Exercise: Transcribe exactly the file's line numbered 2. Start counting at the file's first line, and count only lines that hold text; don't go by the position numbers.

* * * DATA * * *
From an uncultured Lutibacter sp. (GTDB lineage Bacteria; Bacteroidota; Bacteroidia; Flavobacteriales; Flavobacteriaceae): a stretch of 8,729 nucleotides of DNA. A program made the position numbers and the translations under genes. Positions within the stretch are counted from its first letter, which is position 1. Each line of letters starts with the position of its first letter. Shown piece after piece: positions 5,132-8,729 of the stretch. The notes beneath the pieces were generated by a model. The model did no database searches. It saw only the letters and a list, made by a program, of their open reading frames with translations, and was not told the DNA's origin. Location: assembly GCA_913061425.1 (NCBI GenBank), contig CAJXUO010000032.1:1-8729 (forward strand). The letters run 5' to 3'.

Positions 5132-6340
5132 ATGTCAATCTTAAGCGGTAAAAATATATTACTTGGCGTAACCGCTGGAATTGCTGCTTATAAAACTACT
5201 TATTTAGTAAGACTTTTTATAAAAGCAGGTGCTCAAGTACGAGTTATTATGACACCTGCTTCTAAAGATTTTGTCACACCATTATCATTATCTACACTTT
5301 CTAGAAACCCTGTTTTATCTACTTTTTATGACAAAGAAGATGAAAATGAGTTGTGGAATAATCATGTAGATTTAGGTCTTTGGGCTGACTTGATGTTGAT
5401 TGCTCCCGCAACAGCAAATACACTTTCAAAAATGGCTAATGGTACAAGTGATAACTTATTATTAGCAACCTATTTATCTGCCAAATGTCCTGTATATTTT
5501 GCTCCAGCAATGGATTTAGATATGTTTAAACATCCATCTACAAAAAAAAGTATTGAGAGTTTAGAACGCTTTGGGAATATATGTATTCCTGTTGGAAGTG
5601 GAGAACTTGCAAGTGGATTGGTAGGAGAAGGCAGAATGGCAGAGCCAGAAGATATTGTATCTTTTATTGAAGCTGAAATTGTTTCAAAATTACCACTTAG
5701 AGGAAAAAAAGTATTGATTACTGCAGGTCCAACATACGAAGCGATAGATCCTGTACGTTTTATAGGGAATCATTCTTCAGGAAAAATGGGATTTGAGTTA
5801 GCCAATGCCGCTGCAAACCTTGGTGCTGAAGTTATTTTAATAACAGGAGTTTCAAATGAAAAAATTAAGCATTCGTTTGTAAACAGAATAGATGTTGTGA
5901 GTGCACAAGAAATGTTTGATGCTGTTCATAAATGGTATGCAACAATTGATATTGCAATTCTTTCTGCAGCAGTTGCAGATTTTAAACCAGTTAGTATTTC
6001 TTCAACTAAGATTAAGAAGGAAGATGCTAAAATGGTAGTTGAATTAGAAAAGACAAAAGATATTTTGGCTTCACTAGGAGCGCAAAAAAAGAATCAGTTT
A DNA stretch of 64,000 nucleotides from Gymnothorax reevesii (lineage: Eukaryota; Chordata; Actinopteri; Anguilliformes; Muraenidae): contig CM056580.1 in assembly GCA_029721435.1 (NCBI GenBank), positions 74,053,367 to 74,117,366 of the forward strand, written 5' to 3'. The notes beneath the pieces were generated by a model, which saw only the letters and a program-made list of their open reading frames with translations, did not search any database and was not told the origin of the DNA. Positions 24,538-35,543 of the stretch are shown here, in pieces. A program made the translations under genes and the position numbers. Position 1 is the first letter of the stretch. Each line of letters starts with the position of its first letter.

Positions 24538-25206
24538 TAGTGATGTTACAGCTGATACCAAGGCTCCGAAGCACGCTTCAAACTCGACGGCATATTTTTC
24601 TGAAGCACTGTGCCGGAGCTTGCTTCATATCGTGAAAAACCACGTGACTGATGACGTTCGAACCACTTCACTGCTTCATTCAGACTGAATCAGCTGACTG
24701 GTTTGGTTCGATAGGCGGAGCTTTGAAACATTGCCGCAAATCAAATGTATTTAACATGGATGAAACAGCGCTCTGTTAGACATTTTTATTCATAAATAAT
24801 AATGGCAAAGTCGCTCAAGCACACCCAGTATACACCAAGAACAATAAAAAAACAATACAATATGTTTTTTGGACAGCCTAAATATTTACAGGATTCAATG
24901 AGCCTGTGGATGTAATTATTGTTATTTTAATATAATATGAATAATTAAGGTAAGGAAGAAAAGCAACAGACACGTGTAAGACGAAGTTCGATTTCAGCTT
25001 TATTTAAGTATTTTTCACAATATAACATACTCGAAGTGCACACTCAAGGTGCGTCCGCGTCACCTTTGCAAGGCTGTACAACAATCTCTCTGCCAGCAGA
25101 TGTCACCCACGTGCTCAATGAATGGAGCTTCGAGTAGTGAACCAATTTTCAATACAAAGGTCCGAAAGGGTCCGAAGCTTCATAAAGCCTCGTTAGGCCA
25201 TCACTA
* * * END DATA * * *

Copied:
Positions 5132-6340